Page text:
These three characteristics, in my humble opinion, are the essentials of what is virtual reality is. It is a computer generated environment that allows user to interact with it. This definition strips away many of the complexities in the debate around “what is VR”, creating a simple definition that feels more workable, especially in an educational context.

 

 

 

 

 

Burnout and Change

I was reading this article this morning, while having my second coffee, and it made me think about my own experiences with teacher burnout. I myself have experience this and have seen it happen to many colleagues. We get tired and frustrated, much as our students do.

Near the end of any given term, the pressure ramps up and we get tired and stressed. It is a natural response. This is a form of burnout, but one easily solved with a week of sitting at home and sleeping in. This article talks about the big summer break resets, but for me misses the mark slightly and does not address one of the best tools available to us; change.

Change. Yes Change. Life Change. Career Change. Lifestyle Change. Change is a great tool for combating burnout. Ask to teach something new. Change your personal style. Change schools. Change roles. I have only been in the teaching game for 5 years, but have observed that a simple change, if embraced, can negate burnout and actually reverse it.  Every educator I have met chose this life because at one stage we were passionate about teaching. We loved our jobs. We loved our careers. In our hearts we always will. Change can be a means to rekindle that feeling and light the fire instead of burning out.

For me, change comes in the form of technology and exploring how I can use it in the classroom. When I feel the weight of teaching on my shoulders, I escape into technology. I seek out something new, and attempt to implement change. Someone told me recently that I am an “agent of change”. I have no clue what that means, but will assume that it is a good thing.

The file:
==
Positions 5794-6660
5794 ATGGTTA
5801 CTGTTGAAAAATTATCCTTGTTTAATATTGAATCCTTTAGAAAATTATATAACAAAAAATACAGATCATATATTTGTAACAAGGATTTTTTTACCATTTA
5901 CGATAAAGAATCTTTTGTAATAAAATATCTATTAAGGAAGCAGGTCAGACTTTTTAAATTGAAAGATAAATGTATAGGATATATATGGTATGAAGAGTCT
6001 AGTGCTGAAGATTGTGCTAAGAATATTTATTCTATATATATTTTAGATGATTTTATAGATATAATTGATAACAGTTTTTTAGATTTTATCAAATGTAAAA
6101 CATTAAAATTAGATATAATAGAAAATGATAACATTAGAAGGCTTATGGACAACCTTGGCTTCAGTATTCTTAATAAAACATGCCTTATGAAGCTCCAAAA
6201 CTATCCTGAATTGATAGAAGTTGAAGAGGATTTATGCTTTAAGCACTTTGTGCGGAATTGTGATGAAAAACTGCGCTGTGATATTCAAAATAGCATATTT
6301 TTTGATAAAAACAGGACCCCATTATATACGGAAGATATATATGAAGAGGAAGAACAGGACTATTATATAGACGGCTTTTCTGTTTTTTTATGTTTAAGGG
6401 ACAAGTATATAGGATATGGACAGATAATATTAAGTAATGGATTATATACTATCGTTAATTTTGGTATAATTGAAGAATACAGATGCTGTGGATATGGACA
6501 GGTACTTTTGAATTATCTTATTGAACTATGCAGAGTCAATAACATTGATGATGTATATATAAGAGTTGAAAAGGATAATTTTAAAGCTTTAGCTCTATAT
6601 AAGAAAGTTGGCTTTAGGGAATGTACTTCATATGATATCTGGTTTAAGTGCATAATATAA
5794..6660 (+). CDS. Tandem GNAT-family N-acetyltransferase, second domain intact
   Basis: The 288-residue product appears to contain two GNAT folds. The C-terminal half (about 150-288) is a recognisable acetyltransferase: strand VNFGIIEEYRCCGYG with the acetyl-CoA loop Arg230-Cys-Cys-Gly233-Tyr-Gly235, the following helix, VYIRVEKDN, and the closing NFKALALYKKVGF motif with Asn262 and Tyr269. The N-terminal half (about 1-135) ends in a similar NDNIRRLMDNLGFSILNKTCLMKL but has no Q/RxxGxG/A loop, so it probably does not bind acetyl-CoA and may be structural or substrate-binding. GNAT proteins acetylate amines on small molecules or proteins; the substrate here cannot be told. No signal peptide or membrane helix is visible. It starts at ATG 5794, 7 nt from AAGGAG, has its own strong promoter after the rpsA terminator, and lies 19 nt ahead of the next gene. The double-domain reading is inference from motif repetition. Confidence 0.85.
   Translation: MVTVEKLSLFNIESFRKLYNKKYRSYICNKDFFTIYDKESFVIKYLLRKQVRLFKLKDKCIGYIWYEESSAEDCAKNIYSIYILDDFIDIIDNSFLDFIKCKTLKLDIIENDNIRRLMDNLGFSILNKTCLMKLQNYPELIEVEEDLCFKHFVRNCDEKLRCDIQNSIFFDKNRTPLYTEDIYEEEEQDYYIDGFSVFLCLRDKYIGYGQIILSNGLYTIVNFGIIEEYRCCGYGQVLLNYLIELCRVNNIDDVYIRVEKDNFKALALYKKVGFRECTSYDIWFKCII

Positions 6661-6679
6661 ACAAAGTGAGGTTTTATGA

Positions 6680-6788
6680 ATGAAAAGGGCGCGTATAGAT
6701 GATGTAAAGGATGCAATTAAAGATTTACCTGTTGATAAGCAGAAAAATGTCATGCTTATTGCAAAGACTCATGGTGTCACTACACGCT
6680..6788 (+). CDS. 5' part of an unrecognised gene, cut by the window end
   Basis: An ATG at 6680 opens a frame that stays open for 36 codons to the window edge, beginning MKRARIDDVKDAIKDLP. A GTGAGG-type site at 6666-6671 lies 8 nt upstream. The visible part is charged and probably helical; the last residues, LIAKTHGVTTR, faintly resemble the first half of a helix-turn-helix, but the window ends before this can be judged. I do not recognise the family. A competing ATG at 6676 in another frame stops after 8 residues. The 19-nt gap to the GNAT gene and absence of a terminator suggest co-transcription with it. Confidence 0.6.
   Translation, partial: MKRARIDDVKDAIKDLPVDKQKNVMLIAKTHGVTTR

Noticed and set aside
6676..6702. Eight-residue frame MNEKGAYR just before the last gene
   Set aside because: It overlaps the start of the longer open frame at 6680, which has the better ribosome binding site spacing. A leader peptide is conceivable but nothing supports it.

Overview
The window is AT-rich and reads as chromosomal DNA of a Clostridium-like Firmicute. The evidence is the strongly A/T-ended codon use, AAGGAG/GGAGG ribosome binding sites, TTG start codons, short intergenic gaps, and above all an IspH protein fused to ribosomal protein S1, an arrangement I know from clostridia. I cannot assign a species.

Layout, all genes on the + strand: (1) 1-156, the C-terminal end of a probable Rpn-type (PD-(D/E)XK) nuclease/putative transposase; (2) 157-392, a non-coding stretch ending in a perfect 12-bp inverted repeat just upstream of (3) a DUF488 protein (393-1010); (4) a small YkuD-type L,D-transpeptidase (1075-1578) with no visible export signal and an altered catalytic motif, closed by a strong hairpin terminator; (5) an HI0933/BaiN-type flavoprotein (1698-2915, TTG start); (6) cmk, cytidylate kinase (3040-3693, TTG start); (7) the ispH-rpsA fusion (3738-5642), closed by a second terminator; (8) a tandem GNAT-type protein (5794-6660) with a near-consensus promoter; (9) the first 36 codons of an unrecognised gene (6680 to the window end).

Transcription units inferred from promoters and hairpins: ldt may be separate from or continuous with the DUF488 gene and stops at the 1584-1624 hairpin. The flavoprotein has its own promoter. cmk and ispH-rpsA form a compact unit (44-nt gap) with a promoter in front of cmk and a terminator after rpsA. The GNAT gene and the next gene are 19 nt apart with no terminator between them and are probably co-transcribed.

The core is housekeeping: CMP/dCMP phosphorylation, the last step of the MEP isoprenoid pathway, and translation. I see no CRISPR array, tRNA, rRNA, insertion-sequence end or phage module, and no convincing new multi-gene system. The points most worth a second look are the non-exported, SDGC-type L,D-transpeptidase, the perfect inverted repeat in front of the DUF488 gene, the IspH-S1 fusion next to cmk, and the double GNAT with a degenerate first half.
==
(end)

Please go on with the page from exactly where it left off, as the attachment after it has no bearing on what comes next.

The First Post

This is my very first post, so I figured I would answer the big question; Why a Blog?

The answer is pretty simple. This blog came out my increasing use of Twitter and it’s limitation of characters. months have I really started using it. I never saw the point to Twitter, as my many RSS feeds pretty much did the same thing. Then one day, I started to become involved in conversations around education, and I glimpse some of Twitter’s potential as an active means of engaging with my colleagues world wide. As the months passed I soon became an active member of Twitter and it super-succeeded my RSS feeds. I soon found I wanted to say more on topics than I can tweet, so I decided to expanded my ability to record and share my thoughts with the wider world. Thus a blog was born.

I am no expert, but I have been told that know what I am talking about, at least when it comes to using and teaching ICT. My intention is to share my ongoing journey into this field, developing a better understanding of pedagogy and how information technology is interacting, impacting and developing in the classroom.